Breaking! West Texas A&M University Biologist, Dr. Richard Kazmaier, Indicted For Illegal Wildlife Trafficking

Photos from West Texas A&M University

Late last week, Dr. Richard Kazmaier, an associate professor of biology at West Texas A&M University was indicted for smuggling wildlife parts into the United States and violating the Endangered Species Act.

As per an announcement by the U.S. Attorney for the Northern District of Texas, 54-year-old Kazmaier allegedly imported protected wildlife items into the country without declaring them or obtaining the required permits

Kazmaier has been a faculty member at West Texas A&M University since 2001. WAN was informed that Kazmaier was deleted from the staff directory on the West Texas A&M University website.

Meanwhile, Chip Chandler, Senior Communications Specialist for the University, told WAN that, “West Texas A&M University is aware of the situation involving a faculty member.” However, he stated that the institution does not comment on active court cases, but the indictment does not involve West Texas A&M University.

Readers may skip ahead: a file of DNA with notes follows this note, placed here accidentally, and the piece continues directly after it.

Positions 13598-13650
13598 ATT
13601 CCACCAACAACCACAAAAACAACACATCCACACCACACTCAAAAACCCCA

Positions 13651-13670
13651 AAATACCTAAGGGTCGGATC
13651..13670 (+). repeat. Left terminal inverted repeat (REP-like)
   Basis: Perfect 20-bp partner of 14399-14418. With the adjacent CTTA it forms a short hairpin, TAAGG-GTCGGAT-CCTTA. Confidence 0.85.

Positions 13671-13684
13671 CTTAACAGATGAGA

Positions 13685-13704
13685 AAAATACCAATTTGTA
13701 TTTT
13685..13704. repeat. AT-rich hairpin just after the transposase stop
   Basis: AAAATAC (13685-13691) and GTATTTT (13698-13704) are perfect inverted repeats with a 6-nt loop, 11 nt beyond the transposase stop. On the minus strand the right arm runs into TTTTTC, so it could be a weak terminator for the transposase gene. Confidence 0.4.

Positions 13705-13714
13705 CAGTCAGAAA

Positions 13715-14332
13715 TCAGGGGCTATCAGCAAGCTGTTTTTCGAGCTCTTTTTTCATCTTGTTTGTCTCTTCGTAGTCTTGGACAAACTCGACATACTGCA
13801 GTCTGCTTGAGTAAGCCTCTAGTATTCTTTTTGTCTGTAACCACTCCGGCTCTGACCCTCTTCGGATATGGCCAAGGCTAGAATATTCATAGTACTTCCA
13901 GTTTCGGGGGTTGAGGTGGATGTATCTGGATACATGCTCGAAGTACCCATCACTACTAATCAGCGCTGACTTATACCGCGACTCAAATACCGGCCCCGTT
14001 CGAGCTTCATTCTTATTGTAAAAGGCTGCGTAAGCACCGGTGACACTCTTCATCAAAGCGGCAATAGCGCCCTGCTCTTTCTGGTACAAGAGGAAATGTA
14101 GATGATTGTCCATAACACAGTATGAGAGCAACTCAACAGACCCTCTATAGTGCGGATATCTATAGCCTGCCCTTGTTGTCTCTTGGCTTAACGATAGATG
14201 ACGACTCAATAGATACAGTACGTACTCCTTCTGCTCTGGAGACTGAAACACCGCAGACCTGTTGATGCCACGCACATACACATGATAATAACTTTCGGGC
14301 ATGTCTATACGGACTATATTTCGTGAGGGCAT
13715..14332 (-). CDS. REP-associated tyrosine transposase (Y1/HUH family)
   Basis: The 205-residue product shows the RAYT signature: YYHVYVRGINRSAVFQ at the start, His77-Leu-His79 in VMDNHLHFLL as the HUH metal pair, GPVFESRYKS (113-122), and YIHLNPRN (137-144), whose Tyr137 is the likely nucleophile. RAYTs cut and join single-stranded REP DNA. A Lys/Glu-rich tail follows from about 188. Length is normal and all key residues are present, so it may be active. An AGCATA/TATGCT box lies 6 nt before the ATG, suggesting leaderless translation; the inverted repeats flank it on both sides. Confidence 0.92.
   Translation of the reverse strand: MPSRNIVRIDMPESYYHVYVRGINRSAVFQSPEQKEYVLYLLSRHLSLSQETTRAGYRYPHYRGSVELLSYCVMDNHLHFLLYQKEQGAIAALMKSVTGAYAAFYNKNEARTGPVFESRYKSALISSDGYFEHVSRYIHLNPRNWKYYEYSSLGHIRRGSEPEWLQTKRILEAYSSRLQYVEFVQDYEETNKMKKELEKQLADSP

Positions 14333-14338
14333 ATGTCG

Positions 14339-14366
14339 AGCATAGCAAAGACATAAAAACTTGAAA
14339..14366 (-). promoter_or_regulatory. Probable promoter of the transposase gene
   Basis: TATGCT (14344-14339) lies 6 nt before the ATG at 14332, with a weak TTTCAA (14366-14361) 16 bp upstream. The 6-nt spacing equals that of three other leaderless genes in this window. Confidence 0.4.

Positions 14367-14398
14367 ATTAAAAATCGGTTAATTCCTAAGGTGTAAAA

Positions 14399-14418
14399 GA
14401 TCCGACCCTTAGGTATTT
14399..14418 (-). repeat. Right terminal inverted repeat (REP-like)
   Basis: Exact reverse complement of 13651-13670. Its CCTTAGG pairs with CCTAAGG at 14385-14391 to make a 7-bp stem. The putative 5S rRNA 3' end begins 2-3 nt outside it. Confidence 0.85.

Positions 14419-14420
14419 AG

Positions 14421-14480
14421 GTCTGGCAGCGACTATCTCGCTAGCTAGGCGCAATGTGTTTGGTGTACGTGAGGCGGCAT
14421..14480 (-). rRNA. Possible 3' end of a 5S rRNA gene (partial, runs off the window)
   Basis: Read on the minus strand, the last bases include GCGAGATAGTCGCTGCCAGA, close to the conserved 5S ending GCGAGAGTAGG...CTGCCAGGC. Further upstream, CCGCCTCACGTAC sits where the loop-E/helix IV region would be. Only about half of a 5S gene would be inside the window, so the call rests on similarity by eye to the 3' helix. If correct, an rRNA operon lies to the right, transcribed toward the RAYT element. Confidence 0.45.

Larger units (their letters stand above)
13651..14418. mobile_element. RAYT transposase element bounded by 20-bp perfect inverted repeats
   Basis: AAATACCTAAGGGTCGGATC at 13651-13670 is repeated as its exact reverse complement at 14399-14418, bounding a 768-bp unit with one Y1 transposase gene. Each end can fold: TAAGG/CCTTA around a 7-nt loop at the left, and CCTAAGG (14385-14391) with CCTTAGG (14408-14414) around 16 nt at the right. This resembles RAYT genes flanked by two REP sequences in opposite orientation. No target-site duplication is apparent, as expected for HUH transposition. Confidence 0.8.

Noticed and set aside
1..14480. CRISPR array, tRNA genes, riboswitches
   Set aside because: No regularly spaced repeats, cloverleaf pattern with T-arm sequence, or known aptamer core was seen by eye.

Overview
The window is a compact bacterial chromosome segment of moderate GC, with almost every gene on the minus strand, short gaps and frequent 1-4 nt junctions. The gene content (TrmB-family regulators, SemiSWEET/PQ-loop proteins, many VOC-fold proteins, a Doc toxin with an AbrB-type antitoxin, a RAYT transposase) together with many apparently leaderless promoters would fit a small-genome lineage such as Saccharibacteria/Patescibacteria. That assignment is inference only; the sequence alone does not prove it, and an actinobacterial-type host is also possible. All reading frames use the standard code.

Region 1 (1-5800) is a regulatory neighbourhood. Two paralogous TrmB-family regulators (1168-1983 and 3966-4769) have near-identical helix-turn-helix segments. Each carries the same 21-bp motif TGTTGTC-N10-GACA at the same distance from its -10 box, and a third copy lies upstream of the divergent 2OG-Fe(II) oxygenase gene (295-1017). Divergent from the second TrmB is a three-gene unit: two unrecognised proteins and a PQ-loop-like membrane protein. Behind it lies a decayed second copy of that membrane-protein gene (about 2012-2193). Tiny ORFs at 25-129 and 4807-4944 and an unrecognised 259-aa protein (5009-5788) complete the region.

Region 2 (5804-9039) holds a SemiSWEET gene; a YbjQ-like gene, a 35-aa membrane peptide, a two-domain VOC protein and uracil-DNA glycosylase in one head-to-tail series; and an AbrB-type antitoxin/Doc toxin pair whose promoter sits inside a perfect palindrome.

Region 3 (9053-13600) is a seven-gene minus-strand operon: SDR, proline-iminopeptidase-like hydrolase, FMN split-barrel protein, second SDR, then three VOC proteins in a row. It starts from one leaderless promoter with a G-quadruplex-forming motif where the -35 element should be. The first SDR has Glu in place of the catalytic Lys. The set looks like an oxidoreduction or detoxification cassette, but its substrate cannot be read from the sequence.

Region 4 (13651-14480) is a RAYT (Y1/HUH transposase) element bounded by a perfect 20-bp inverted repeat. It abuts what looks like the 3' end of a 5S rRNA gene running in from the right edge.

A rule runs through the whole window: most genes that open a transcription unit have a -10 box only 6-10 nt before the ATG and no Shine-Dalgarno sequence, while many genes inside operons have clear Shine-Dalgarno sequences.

The Endangered Species Act and federal regulations require importers to declare wildlife, including parts and products, to customs and the U.S. Fish and Wildlife Service.

Between March of 2017 and February of 2020, Dr. Kazmaier imported wildlife items from around the world into the United States without declaring them. These items included skulls, skeletons, and taxidermy mounts.

The Convention on International Trade in Endangered Species (CITES) regulates trade in endangered or threatened species through permit requirements. The United States and 183 other countries are signatories to the CITES treaty.

The indictment also charges Dr. Kazmaier with importing wildlife items from 14 protected species without obtaining permits, including the Eurasian otter, lynx, caracal, and vervet monkey.

If convicted, he faces a maximum of 20 years in prison and a $250,000 fine for the felony smuggling charge. The two Endangered Species Act charges are misdemeanors with a maximum sentence of one year incarceration and a $100,000 fine.

The U.S. Fish and Wildlife Service’s Office of Law Enforcement in Redmond, Washington, conducted the investigation as part of Operation Global Reach, targeting the trafficking of wildlife from Indonesia to the United States.

You can help all animals and our planet by choosing compassion on your plate and in your glass. #GoVeg

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